And part of the reason this is so shocking and so unexpected is simply because we don’t understand the way God is anyway. We can’t comprehend a God who would take it upon himself to come and die for us.
He knows it works
So Paul puts this aspect of the Christian message out there first and foremost. By saying that he determined to know nothing but this, it doesn’t mean that he would talk about anything else. He is exaggerating to say that this is the thing he wants to emphasize.
And the reason Paul does this is that he knows it works.
We have other ideas. We think that what works is enticing people with a message that they already like. Not so! When people come to God because they hear he represents something they already want, they aren’t coming to God. They’re responding to their own wishes. They’re coming to a god of their own imagination.
Paul knows that it is necessary to bring people to God as he is, and this is the God who came and died for them.
The primary source of support
I think this brings us to the next point that Paul makes. And the next thing Paul turns to is how the message of Christ is impacts people. He is moving away from the content of the message, into the area of how the message persuades people.
This does not exclude reasoning
And once gain, he says that the real force of the Christian message is not in persuasive words of wisdom. He’s not saying here that there are no wise things in Christianity. Nor is he saying that Christianity is not persuasive.
The fact is, there are many persuasive reasons to become a Christian. And we know that Paul used them also.
Example: For example, we know that Paul used fulfilled prophecy when he talked to people. This is one of those things that is very persuasive . . . In Acts 17, it tells us that Paul’s custom was to come into the synogogue and reason with them from the Scriptures . . .
And we know from a passage like II Cor. 5:11 that Paul considered a big part of his task to persuade men.
Just what is Paul saying then?
It’s a question of what is the strongest reason
What he is saying is that he doesn’t rely primarily on the persuasion of reasoning. He sees their faith as resting on something else, namely, the Spirit of God and God’s power.
Not a signs and wonders thing
Some folks have taken this verse here to say that Paul relied on a miracle-campaign in order to bring people to faith in God. In other words, his main tactic with these people was to wow them with miracles and healing, then they would become Christians.
This is not what he is talking about at all. He is just saying that he relies more on the persuading and motivating work of God’s Spirit than his own abilities. In the final analysis, he is saying, you became Christians because God’s Spirit himself persuaded you to.
And when he says that your faith rests on power, once again he is refering to the fact that the gospel itself has the backing of God’s power. As Paul says in another passage, the message of the cross is the very power of God (Rom. 1:16).
He is saying that when this message goes out to people, God kind of “drives it home,” so to speak. God makes sure that the message of Christ is delivered with power and conviction.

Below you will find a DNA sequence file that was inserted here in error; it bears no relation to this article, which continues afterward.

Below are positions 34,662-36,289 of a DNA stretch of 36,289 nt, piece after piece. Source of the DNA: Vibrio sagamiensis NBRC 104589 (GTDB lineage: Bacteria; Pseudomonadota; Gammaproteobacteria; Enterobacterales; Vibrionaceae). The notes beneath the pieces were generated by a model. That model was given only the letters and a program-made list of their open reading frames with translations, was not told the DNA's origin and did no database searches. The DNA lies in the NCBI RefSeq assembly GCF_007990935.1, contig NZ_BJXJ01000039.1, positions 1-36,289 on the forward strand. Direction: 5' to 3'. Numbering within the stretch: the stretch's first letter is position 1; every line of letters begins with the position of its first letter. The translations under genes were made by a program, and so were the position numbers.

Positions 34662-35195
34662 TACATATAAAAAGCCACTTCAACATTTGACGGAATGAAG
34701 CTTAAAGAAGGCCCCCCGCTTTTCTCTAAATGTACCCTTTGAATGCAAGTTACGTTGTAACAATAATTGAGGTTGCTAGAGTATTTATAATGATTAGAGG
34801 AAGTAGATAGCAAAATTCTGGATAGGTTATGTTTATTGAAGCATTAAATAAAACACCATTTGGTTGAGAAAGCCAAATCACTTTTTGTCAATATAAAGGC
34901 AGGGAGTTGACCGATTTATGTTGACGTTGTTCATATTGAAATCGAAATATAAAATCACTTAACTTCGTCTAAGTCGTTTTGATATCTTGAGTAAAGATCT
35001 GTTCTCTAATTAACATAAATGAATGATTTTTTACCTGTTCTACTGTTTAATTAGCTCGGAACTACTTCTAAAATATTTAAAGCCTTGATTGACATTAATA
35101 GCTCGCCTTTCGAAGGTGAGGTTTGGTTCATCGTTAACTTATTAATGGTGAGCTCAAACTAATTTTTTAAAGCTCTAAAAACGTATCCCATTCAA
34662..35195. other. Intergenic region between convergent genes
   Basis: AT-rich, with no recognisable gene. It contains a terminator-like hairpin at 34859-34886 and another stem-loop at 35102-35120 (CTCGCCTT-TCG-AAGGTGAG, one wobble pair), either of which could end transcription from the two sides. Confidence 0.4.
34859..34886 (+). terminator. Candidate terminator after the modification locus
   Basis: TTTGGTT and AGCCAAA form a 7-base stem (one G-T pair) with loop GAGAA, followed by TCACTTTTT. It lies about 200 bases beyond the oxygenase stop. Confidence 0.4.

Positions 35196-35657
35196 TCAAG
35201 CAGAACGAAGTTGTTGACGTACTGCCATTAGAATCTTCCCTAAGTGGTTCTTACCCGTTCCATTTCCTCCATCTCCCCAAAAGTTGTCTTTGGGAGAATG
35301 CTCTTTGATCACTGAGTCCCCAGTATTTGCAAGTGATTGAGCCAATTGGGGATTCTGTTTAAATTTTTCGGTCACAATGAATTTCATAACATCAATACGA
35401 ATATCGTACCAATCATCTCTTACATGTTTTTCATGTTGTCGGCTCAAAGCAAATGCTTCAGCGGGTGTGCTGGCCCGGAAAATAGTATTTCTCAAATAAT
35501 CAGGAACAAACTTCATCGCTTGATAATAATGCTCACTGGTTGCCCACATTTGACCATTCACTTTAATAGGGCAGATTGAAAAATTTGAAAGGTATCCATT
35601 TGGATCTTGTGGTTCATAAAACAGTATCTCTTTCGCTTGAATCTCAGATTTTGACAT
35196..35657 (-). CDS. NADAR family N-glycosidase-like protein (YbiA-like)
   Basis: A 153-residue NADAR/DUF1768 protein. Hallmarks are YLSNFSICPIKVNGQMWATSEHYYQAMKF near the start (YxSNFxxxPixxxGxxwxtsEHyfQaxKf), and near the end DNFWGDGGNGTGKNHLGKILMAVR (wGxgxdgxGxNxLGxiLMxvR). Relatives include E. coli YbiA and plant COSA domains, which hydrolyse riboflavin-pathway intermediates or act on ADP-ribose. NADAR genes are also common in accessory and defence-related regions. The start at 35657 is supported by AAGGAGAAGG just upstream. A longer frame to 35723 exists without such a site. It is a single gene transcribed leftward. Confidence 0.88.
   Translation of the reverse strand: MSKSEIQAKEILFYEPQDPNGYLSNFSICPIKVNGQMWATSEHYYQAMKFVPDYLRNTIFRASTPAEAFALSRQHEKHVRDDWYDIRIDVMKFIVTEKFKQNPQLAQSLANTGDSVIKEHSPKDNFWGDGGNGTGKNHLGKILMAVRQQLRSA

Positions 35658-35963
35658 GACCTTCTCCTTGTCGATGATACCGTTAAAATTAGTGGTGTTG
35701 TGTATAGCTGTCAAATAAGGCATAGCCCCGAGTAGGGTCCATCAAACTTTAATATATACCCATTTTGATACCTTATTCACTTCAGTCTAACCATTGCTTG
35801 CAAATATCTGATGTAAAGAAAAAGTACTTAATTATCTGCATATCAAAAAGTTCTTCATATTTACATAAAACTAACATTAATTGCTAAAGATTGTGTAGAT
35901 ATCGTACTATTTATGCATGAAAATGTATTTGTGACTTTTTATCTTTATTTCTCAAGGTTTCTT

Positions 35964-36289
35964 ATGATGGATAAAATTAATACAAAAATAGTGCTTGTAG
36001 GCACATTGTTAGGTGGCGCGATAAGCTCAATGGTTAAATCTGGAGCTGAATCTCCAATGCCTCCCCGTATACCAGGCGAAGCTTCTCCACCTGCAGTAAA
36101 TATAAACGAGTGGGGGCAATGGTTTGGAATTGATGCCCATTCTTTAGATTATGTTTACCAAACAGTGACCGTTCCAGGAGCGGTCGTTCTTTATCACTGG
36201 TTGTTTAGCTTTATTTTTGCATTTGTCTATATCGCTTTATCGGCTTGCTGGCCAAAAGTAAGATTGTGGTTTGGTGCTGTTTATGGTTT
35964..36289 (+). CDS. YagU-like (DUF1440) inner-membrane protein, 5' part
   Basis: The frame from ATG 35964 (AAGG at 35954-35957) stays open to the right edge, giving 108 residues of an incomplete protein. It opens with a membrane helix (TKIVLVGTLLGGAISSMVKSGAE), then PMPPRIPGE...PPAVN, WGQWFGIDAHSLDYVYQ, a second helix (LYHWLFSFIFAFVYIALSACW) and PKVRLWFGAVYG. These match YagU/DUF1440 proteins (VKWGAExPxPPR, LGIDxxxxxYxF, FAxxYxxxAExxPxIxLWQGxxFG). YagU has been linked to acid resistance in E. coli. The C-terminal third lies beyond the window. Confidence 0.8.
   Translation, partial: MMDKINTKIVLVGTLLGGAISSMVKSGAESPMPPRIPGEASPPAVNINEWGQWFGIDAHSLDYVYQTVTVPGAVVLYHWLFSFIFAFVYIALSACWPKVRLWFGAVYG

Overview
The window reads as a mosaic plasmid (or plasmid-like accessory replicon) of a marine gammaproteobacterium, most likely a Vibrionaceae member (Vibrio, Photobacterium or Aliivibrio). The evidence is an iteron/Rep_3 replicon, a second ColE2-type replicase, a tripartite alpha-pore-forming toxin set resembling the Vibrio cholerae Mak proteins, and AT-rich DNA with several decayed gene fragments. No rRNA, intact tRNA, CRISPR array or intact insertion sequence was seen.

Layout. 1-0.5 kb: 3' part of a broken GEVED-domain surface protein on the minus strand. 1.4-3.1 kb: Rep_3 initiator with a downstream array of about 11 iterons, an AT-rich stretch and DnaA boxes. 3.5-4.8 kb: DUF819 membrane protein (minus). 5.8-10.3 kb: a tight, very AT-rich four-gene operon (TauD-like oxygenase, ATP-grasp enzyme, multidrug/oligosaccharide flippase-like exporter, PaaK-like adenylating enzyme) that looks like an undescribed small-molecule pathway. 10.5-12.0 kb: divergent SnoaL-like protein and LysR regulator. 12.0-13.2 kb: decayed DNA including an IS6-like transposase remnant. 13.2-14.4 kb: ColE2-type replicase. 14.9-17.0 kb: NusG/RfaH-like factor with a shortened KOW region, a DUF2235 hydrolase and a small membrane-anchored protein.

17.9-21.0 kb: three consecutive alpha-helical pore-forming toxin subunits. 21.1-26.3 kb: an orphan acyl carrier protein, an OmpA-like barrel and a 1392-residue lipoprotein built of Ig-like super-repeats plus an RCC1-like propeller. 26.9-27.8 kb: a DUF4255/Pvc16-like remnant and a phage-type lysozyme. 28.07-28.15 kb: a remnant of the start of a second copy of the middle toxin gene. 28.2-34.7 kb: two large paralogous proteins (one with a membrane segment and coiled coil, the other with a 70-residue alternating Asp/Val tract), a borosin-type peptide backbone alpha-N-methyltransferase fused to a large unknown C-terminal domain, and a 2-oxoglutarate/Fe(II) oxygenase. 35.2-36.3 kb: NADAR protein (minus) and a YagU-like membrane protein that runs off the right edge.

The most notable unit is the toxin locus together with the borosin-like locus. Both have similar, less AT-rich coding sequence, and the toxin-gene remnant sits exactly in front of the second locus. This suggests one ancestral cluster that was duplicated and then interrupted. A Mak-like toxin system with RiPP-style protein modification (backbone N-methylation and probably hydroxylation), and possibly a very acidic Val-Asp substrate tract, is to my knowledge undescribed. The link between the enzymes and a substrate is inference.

Needed because of our fallenness
You know, when you think about it, it’s really a good thing that ultimately, the reception of the gospel message is not a matter of just persuasion. Because persuasion addresses our powers of reasoning. Persuasion speaks to our mind. And even though I believe the reasons for believing in Christianity to be very strong (in fact, so strong that I believe the reasons for believing in Christianity are stronger than any other faith), they’re still not strong enough to win anyone over.
That may sound like a contradictory statement, but let me say why I believe that. The reason I say that is that in hearing the gospel, we are hearing something that we don’t like. And we have an instantaneous negative reaction to the message of the cross.
And this is because the message of the cross tells us that we have a problem with God. That’s what it says. It says, `You have such a serious problem with God, that he had to come and die for you in order to forgive you!’ And that, I think, is just real hard to take.
It’s neat to think of God coming to die for us. That shows us an amazing side to God’s character. But it’s only really good if I admit that I needed it. Otherwise, him coming and dying for me is really kind of nutty.
Example: I remember reading a book about Jesus. And the author of this book did not believe that Jesus was God. Nor did he believe that we needed Jesus to die for our sins. But, nevertheless, it is a fact that Jesus died on the cross and something powerful happened there. So, this guy wrote a book about Jesus’s death, to explain why it was so powerful, even when we didn’t really need it. And the scenario he painted was absolutely incredible. He said that Jesus had a message of love to bring to the human race. But the people of his day were so selfish they wouldn’t listen to him. So, eventually he decided he needed to let himself get killed, and thereby show the ultimate example of love and sacrifice. Maybe people would listen to him then (or at least remember what he had said).